How many anti-vaxxers does it take to misinform the world? Just twelve | Arwa Mahdawi

How many anti-vaxxers does it take to misinform the world? Just twelve | Arwa Mahdawi

The Guardian

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A majority of anti-vaccine propaganda can apparently be traced back to a handful of people. While de-platforming them is sometimes appropriate, there is a bigger, better solution

How many conspiracy theorists does it take to change a lightbulb? QAnon won’t let me tell you. I can, however, reveal that it takes only a dozen anti-vaxxers to spread dangerous misinformation to millions of people. According to a report from the NGO Center for Countering Digital Hate (CCDH), up to 65% of anti-vaccine content on Facebook and Twitter can be traced back to just 12 people. Although Facebook has disputed the report’s methodology, the 12 have been nicknamed the “disinformation dozen”, and include Robert F Kennedy Jr, the nephew of John F Kennedy. A few of the 12 have been removed from at least one social media platform, but are still free to post on others.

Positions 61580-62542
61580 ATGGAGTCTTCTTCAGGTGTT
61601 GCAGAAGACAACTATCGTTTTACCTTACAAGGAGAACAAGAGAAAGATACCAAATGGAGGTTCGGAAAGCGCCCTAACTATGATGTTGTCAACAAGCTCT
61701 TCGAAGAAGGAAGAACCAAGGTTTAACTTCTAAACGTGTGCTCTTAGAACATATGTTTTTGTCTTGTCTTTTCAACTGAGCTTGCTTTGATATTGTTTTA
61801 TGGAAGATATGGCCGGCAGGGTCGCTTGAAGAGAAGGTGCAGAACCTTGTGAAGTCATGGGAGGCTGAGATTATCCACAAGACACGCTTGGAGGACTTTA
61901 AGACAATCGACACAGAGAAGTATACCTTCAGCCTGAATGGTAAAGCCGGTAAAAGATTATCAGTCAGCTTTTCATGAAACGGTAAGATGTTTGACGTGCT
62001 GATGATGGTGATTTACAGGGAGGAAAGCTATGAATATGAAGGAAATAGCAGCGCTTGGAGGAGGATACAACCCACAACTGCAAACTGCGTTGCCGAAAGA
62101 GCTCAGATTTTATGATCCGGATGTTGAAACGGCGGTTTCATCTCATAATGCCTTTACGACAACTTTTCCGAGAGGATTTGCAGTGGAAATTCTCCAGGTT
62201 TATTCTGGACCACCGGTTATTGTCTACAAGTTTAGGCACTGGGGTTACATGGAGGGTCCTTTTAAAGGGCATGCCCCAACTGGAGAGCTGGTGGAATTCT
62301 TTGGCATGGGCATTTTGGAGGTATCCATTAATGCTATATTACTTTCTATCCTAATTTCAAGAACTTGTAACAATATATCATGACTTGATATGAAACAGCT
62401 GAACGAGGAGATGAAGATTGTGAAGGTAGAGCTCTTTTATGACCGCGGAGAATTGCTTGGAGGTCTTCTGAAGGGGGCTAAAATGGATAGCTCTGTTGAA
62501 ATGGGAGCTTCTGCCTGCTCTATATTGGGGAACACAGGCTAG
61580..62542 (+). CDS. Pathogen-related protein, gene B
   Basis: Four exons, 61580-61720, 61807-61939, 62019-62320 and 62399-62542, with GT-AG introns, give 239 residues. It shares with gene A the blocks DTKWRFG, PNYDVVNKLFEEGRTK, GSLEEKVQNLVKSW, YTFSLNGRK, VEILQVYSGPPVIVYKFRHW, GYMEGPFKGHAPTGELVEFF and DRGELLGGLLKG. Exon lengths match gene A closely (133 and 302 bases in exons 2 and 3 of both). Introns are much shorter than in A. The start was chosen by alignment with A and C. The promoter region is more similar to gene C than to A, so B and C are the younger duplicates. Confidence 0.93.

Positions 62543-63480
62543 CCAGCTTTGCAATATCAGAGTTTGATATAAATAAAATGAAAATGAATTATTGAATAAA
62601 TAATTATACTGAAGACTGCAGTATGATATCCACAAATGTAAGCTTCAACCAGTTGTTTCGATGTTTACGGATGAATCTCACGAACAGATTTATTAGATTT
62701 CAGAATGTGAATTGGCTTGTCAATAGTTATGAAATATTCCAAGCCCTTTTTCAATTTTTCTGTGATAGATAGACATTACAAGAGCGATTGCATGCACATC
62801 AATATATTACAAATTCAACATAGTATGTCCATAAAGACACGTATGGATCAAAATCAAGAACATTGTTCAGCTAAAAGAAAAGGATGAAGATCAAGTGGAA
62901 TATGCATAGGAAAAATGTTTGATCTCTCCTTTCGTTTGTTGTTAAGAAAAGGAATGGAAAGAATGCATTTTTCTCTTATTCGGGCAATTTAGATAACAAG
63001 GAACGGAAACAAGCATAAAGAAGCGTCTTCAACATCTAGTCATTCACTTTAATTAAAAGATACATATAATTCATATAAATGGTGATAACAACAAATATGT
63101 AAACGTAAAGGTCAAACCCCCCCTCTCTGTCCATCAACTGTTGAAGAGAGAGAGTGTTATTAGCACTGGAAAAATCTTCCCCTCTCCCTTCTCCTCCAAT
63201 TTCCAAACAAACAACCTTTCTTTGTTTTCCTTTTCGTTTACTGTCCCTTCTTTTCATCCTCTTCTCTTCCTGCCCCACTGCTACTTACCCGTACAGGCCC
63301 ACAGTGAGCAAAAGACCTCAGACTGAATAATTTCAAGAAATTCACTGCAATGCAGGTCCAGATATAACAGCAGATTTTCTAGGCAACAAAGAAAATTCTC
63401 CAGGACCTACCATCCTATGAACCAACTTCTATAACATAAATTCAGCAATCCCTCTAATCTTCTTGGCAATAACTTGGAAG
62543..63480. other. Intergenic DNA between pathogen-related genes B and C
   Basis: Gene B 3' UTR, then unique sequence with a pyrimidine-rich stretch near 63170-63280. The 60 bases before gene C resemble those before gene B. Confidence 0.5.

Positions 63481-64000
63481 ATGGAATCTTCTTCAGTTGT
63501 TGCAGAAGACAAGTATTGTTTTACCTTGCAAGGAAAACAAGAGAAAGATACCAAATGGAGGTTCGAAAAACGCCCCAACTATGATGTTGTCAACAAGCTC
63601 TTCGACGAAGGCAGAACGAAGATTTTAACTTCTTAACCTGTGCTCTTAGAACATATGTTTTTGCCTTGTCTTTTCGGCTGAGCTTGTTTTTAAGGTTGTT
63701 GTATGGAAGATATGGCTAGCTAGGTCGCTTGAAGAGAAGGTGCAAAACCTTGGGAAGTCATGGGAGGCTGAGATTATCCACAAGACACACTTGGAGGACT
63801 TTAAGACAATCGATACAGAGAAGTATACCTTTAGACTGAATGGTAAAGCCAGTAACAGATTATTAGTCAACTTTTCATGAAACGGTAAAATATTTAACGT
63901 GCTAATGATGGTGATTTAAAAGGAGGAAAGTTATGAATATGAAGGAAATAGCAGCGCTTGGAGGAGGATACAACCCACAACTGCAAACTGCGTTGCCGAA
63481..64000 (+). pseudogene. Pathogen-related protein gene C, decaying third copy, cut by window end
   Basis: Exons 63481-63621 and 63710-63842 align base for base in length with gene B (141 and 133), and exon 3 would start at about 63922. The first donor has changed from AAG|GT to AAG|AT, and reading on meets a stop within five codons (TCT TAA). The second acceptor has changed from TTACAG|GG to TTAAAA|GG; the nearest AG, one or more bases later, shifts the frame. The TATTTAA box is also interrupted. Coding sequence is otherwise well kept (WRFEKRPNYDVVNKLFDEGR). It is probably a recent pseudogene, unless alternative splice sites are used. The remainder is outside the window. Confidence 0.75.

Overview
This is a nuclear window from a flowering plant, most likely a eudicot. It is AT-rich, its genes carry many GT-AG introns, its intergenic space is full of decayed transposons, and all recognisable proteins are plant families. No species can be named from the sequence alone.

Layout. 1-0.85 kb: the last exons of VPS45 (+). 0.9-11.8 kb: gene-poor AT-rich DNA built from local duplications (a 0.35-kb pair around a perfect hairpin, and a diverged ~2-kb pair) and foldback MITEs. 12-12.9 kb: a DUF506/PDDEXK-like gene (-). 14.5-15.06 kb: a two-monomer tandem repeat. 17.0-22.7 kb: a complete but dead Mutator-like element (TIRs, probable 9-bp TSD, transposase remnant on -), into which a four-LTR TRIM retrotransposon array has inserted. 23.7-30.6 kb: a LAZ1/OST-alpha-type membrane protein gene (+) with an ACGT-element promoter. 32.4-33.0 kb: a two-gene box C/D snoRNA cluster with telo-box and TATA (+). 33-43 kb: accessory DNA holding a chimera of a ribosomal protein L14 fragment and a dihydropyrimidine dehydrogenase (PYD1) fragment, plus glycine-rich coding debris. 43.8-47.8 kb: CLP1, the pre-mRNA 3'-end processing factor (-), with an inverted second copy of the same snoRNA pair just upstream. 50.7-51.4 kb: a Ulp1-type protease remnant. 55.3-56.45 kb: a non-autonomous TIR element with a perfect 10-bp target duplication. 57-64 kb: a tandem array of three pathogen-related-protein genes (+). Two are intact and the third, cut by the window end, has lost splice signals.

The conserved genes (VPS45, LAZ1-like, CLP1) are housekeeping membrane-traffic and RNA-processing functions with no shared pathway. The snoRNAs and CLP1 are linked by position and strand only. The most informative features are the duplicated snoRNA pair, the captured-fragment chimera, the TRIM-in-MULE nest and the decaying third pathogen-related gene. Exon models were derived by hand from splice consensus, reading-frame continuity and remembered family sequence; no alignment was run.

Citing the CCDH report, a number of US lawmakers have urged social media companies to de-platform the 12 immediately. Which seems like a sensible thing to do considering we’re in the middle of a pandemic that will drag on for ever unless a critical mass of people are immunised. Nevertheless, I think it’s important that we don’t react to misinformation with a kneejerk response. Free-speech issues aside, banning people from tech platforms is a game of whack-a-mole. As long as the incentive structures for spreading false information remain in place, more conspiracy theorists will pop up. I’m not saying de-platforming is never appropriate, just that it can be a simplistic solution to a complex problem.

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